• Year of the Tiger: An Activist’s LifeAlice Wong’s memoir about her life and work as a disabled activist resonated deeply. Her humor, heart, and ferocity frequently brought tears to my eyes throughout this collection of essays, photos, and conversations. The book’s release — particularly in this moment of abled people “returning to normal” during COVID while disabled people remain cautious — feels particularly important.
  • Ed Yong’s pandemic essay seriesEd Yong’s pandemic writings for The Atlantic have kept me going throughout the pandemic, especially in these recent times of “post-COVID” denialism. It isn’t joyful or inspiring, but it resonates and is refreshing to have such clear and powerful writing to counteract institutional gaslighting, and get real about the failures of the US pandemic response.
  • radical gratitude spell After a number of difficult years (hello, pandemic), I have been leaning into gratitude and connection in 2022, and find a lot of inspiration from this spell from adrienne maree brown. We are all enough. I am grateful you are here.
Excerpt from adrienne maree brown’s “radical gratitude spell”
  • KitchenThis book by Banana Yoshimoto (buy it at your local bookstore!) I discovered the beautiful and moving world of Banana Yoshimoto this year. All of her work is strange and delightful and funny, and also grapples seriously with how to stay alive amidst overwhelming loss and deep despair. Deeply comforting
  • Communities Over CommoditiesThis report from The Right To The City Alliance offers powerful visions of what our homes and neighborhoods could be like if we treated housing as a basic human need instead of commodity. And a reminder that successful examples have been won through grassroots struggle.

Listen — podcasts, radio, music, meditations

Photograph of Mia Birdsong, wearing blue reading glasses and smiling, raising their hands shoulder level in fists as in excitement. Photo is transposed on a teal background, with the podcast title FINDING OUR WAY overlaid in white font.
Finding Our Way Podcast with Prentis Hemphill, Episode 3 with guest Mia Birdsong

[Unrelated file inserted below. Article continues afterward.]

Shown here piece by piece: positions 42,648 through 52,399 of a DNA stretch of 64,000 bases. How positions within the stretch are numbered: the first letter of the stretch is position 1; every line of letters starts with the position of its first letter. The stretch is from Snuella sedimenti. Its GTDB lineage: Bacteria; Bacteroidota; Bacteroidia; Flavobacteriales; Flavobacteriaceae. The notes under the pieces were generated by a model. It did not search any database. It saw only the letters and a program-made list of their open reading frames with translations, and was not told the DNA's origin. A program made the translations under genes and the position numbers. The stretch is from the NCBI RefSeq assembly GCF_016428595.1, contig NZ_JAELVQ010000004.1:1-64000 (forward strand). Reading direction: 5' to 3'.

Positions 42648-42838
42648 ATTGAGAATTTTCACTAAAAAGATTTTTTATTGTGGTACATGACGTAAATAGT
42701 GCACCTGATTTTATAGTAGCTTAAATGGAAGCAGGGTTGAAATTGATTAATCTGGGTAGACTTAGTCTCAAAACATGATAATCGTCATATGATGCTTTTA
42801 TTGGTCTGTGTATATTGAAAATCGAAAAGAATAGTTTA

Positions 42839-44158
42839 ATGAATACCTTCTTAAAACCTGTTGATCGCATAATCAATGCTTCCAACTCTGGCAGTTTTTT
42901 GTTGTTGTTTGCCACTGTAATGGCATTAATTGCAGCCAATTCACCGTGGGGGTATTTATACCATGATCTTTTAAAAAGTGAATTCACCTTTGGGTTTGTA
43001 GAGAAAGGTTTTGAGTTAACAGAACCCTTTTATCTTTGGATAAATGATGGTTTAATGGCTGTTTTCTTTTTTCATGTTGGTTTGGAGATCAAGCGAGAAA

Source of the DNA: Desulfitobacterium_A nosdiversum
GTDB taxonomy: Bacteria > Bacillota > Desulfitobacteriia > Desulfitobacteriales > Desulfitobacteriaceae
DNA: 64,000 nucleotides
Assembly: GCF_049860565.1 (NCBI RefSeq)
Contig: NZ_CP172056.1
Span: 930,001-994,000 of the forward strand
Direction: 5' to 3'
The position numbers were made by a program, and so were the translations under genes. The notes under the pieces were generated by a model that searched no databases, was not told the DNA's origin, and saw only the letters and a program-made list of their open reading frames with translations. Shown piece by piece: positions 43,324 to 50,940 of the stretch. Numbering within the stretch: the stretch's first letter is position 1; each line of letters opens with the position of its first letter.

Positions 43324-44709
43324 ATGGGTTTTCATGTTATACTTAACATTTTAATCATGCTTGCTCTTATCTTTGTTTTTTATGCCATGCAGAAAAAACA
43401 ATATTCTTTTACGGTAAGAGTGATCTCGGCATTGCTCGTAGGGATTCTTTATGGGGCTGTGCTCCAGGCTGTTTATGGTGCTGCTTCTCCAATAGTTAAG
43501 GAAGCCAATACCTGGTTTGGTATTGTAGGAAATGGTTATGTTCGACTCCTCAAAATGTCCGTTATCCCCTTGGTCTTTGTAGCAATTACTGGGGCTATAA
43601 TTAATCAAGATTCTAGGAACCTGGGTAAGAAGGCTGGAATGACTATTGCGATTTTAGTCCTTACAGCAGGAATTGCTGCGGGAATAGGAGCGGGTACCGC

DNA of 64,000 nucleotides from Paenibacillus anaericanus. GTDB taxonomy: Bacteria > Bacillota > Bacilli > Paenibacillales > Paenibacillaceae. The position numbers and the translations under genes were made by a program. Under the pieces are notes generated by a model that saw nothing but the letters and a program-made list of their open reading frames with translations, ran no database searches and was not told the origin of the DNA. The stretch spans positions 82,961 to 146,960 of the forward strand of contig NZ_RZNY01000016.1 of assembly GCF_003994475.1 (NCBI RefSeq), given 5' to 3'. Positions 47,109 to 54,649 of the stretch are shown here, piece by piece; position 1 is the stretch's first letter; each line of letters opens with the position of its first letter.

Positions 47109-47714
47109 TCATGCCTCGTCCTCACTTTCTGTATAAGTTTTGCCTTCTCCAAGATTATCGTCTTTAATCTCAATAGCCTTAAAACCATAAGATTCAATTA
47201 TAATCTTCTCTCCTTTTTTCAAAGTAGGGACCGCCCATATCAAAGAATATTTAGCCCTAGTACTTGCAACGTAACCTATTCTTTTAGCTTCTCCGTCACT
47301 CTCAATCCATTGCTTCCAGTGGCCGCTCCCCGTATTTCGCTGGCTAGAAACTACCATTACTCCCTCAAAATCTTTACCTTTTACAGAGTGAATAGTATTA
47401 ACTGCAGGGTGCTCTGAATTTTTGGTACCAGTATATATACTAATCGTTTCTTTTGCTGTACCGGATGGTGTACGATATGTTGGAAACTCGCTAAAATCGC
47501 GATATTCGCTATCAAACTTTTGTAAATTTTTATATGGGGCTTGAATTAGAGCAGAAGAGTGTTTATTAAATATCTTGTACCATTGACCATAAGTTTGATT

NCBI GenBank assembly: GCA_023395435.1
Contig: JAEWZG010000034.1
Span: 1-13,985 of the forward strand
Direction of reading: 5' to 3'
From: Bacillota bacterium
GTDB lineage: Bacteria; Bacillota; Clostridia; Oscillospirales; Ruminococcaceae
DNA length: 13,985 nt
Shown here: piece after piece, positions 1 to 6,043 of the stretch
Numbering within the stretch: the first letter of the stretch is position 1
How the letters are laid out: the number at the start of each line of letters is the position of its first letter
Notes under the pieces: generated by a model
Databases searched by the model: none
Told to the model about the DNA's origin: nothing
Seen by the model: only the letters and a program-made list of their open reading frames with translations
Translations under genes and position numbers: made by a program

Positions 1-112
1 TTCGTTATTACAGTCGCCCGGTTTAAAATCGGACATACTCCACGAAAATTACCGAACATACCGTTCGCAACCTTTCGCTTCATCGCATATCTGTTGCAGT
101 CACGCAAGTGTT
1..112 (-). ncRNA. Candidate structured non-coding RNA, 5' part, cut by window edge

• Finding Our Way Podcast, Community and Belonging with Mia Birdsong This podcast series from Prentis Hemphill is about finding our way through these intense times of transformation and change. It felt immediately relevant as climate disasters, war in Ukraine, and other crises unfolded — but what particularly stood out was Birdsong’s observation that the earth can absorb all that you are holding, along with an invitation to dig into dirt, lie down on the grass, turn compost, or connect with a tree. When you are holding pain, grief, loss, sadness, overwhelm — let the earth absorb it for you.
  • Orchestra NoirRepresentation matters! This year I was finally able to see Orchestra Noir when the group did a Beethoven-meets-90’s vibe collaboration with the Charlotte Symphony. It was so important to see people who look like me, and who have historically been left out of spaces like this, put on a phenomenal show that brought everyone in the audience to a standing ovation.
  • Theory of IceBeautiful de-colonial pop album from musician, academic, and organizer Leanne Betasamosake Simpson. It’s poetic, hypnotic, and tied to rhythms of seasons, ice, melting and hearts. I especially like the cover of “I pity the country,” which looks with such appropriate pity towards the colonial state. Betasamosake Simpson writes things, too, like this book “As We Have Always Done” that I’ve just started.
  • Imagining What’s On The Other Side with Makani Themba“Freedom is individual, Liberation is collective” and “Liberatory is the flow between uniformity and uniqueness/individuality.” This episode from The Emergent Strategy Podcast gave me helpful pause, nuance, and depth for how I think and talk about liberation and accountability.